Title: AnarchoShorts
Subtitle: Sex Pistols credit card...Charges dropped against Subcommandante Marcos
Notes: Fifth Estate #396, Summer, 2016

Anarchy in the UK, the Sex Pistols, the athletic shoes...and the credit card!

Beginning in the late 1970s, punk as a form of rebellion, along with the do-it-yourself ethos, engaged many people with anarchist and anti-authoritarian ideas.

But, whatever happened to the Sex Pistols, one of the punk rock scene’s founding groups?

After playing together for less then three years, they broke up in 1978, and went their separate ways, twice reforming for reunion tours including one in 2007–8. Their earlier affronts to authority with songs like “Anarchy in the UK,” “Pretty Vacant,” and the anti-royalty, “God Save the Queen,” made them wealthy.

Since classic rock bands like Led Zeppelin and Bob Seeger sold their songs to sell cars, aging punk rockers are probably equally happy to cash in their once rebellious stance.

Among the Sex Pistols off-stage money-makers is one marketed by a U.K. company, Fragrance and Beauty Limited, that released an “authorized” Sex Pistols scent in 2010. According to the firm, “the fragrance exudes pure energy, pared down and pumped up by leather.”

In 2015, the alternative multinational banker, Virgin Money, began issuing credit cards featuring art from the Sex Pistols’ classic LP, “Never Mind the Bollocks.” The average annual interest rate in the U.S. for the cards is 15.88 percent.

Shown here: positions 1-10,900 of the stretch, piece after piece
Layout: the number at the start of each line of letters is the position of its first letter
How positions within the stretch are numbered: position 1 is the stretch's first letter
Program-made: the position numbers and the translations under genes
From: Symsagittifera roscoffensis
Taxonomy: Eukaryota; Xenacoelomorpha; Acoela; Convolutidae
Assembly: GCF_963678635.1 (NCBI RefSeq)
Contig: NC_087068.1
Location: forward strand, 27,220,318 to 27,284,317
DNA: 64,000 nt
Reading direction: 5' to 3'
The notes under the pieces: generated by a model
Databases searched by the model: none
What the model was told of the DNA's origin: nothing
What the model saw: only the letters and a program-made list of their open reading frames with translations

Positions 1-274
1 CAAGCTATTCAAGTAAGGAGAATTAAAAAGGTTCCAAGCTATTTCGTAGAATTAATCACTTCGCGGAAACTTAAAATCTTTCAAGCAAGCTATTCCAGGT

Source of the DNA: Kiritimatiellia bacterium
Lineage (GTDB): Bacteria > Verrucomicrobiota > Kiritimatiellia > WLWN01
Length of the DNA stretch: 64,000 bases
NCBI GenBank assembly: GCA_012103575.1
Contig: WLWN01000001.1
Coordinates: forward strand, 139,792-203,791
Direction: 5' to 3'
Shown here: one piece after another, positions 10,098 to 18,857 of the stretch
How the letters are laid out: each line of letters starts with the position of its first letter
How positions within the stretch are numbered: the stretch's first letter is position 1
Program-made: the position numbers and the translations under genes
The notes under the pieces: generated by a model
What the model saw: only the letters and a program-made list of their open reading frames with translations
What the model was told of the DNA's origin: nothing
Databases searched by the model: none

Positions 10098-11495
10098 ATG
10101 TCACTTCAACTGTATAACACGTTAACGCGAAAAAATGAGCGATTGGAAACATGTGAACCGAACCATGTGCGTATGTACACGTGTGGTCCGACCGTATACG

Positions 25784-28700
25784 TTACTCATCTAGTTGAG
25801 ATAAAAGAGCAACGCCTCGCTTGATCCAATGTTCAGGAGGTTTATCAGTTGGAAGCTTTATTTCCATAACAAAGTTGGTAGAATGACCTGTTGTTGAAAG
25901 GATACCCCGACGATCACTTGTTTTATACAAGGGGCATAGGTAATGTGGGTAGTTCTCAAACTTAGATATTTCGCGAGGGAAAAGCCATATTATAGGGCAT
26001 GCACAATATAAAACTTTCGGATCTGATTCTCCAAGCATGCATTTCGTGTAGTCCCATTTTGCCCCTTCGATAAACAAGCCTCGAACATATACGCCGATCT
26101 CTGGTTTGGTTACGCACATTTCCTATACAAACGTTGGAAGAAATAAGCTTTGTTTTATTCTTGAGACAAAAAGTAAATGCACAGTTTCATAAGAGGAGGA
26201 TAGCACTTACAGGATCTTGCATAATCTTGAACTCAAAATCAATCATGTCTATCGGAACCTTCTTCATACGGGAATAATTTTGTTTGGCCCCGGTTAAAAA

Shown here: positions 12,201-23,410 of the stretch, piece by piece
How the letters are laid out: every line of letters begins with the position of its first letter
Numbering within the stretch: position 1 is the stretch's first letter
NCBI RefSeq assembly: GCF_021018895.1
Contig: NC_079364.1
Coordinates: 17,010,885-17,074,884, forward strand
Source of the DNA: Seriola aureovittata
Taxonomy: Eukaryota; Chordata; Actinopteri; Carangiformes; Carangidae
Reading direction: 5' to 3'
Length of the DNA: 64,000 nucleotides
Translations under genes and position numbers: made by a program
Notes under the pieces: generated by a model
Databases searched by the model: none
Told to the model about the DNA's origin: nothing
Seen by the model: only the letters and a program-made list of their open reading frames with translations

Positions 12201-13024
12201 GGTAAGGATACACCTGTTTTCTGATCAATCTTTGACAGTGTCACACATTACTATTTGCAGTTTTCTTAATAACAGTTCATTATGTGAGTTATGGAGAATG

Sure, it’s a rotten deal, Johnny, but there’s more. As of this Spring, you can use the card for Sex Pistols sneakers! A footwear collection from Converse features punk-inspired details and, according to the blurbs, “edgy artwork brings the wild spirit of the mischief-loving musicians.”

Could ya puke?

Marcos Charges Dropped

Subcomandante Marcos, the longtime masked spokesman for the Zapatista Army of National Liberation, EZLN, will no longer be pursued by Mexican authorities on charges of terrorism, sedition, illegal possession of military firearms and other crimes.

In February a Mexican federal judge ruled that, after more than twenty years, the order for the arrest of Marcos had expired. At the same time the court announced that warrants issued in 1995 for ten other EZLN members had also expired.

The EZLN declared war against the Mexican state on January 1, 1994, the day that the North American Free Trade Agreement (NAFTA) went into effect. During the 21 years that followed, the Indigenous struggle in the state of Chiapas, with which the insurgent army has been affiliated, has had the solidarity of anarchists worldwide.

In a public statement in 2014, the Subcomandante announced that “Marcos, the character is no longer necessary. His character was created and now his creators, the Zapatistas, are destroying him.”

Taking the name of a recently fallen compañero, the EZLN representative has been known since then as Subcomandante Galeano.